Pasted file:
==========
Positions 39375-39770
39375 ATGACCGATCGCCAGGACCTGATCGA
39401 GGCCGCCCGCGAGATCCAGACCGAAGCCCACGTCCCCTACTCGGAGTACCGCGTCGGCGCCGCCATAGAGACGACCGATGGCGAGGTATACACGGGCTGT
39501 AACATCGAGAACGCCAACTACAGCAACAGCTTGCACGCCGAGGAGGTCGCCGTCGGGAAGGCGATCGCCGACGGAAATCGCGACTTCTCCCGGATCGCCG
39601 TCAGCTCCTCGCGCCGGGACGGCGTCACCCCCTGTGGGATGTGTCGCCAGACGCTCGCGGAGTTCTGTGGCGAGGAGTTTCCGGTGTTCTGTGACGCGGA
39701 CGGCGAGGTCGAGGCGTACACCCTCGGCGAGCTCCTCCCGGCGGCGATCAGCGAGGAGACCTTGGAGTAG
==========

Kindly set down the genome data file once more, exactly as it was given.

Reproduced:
Positions 39375-39770
39375 ATGACCGATCGCCAGGACCTGATCGA
39401 GGCCGCCCGCGAGATCCAGACCGAAGCCCACGTCCCCTACTCGGAGTACCGCGTCGGCGCCGCCATAGAGACGACCGATGGCGAGGTATACACGGGCTGT
39501 AACATCGAGAACGCCAACTACAGCAACAGCTTGCACGCCGAGGAGGTCGCCGTCGGGAAGGCGATCGCCGACGGAAATCGCGACTTCTCCCGGATCGCCG
39601 TCAGCTCCTCGCGCCGGGACGGCGTCACCCCCTGTGGGATGTGTCGCCAGACGCTCGCGGAGTTCTGTGGCGAGGAGTTTCCGGTGTTCTGTGACGCGGA
39701 CGGCGAGGTCGAGGCGTACACCCTCGGCGAGCTCCTCCCGGCGGCGATCAGCGAGGAGACCTTGGAGTAG